Keir Starmer is at risk of turning Labour into “the party of the establishment”, the leader of one of Britain’s biggest unions has said.
Len McCluskey, the general secretary of Unite, warned that the opposition leader would be “ditched into the dustbin of history” unless he changed his approach.
It comes after Sir Keir blamed a “vaccine bounce” for Labour losing ground to the Tories in recent opinion polls.
In an interview with LBC radio on Sunday Mr McCluskey, whose union donates large amounts of money to Labour, was highly critical of Sir Keir’s approach.
The Unite general secretary said the leader, who has been in place for around one year, had “missed the opportunities” during the coronavirus pandemic.
“The truth of the matter is at that the moment, the direction that we are travelling, that he seems to be taking us down, is to turn Labour into a party of the establishment,” he said.
“If that happens he will not become prime minister in 2024, he will be ditched into the dustbin of history.
“I am urging Keir to look at his pledges, to reject the siren voices of the ghouls of New Labour and to stick to the radical policies that will win back the Red Wall seats.”
Some Labour members have criticised the party for being too ready to abstain or back the government on issues like police spies and Brexit, and for not articulating a convincing alternative to the Tories’ approach.
Others on the left of the party say Sir Keir’s allies are purging socialists from the party, pointing to Jeremy Corbyn losing the whip and the sacking of Rebecca Long-Bailey. Sir Keir’s team says the decisions are part of the party’s commitment to tackling antisemitism, which dogged the previous leadership.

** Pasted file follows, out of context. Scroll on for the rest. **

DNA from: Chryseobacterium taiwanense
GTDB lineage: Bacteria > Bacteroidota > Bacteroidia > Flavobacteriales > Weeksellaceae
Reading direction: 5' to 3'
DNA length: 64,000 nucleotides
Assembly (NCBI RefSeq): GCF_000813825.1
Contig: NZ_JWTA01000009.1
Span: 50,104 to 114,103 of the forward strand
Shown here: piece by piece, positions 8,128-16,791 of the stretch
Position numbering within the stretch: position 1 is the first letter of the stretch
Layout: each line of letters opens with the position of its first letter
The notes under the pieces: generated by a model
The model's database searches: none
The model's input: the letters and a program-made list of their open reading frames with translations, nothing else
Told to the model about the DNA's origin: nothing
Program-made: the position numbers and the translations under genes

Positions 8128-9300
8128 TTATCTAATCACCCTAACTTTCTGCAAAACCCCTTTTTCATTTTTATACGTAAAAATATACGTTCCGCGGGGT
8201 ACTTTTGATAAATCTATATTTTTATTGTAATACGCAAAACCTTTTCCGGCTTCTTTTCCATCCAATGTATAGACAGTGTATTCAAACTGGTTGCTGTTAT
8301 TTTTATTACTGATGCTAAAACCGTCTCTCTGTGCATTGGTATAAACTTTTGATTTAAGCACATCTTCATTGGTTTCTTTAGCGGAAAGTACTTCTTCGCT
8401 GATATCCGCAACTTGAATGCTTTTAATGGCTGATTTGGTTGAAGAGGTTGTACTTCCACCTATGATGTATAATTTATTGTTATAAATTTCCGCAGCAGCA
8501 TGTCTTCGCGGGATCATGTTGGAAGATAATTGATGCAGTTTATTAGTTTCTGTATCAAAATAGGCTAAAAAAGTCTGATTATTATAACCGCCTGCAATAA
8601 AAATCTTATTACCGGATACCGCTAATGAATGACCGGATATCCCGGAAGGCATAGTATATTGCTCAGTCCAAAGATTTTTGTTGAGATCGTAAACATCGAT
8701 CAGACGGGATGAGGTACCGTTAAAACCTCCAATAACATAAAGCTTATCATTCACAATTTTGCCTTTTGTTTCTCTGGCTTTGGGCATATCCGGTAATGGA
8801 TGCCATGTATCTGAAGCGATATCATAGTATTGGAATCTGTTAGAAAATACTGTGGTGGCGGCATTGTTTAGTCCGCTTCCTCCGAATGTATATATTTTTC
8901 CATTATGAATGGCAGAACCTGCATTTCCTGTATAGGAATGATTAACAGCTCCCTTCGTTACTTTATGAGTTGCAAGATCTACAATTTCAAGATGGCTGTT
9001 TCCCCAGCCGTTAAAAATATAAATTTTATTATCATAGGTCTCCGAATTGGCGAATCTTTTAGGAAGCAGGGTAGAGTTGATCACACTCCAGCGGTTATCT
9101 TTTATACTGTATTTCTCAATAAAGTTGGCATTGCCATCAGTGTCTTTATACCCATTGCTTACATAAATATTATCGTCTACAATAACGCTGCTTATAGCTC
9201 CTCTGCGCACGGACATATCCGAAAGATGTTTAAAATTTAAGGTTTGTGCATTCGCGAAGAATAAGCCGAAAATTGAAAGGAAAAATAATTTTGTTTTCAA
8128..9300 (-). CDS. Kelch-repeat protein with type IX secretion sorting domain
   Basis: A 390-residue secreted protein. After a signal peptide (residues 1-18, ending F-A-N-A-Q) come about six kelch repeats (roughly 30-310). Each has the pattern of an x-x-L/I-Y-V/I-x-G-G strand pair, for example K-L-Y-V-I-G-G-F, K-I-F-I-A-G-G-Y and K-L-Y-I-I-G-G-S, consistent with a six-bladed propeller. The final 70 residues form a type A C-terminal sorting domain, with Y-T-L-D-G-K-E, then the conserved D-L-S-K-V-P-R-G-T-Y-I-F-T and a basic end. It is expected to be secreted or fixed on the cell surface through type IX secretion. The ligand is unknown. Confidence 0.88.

But speaking on Sunday Mr McCluskey pointed to the leadership’s treatment of Mr Corbyn as having caused a breakdown in relations between Sir Keir and his biggest donor.
He said the Labour leader was elected to his job on a left-wing programme but had apparently jettisoned aspects of it when he took up the post. Sir Keir has dropped commitments to EU free movement, and was earlier this month criticised for his stance on corporation tax rises.
“At the moment nobody quite knows what Keir stands for, nobody quite knows what Labour stands for,” Mr McCluskey told the radio station.
“He will be the next prime minister in 2024 – not an overall majority but a hung parliament – if he wins back the red seats by arguing on the radical platform that he was elected on.
“He was elected to make the moral case for socialism, he was elected on ten pledges that people said were Corbynist.”
Keir Starmer’s office declined an opportunity to respond to the union leader’s commentary.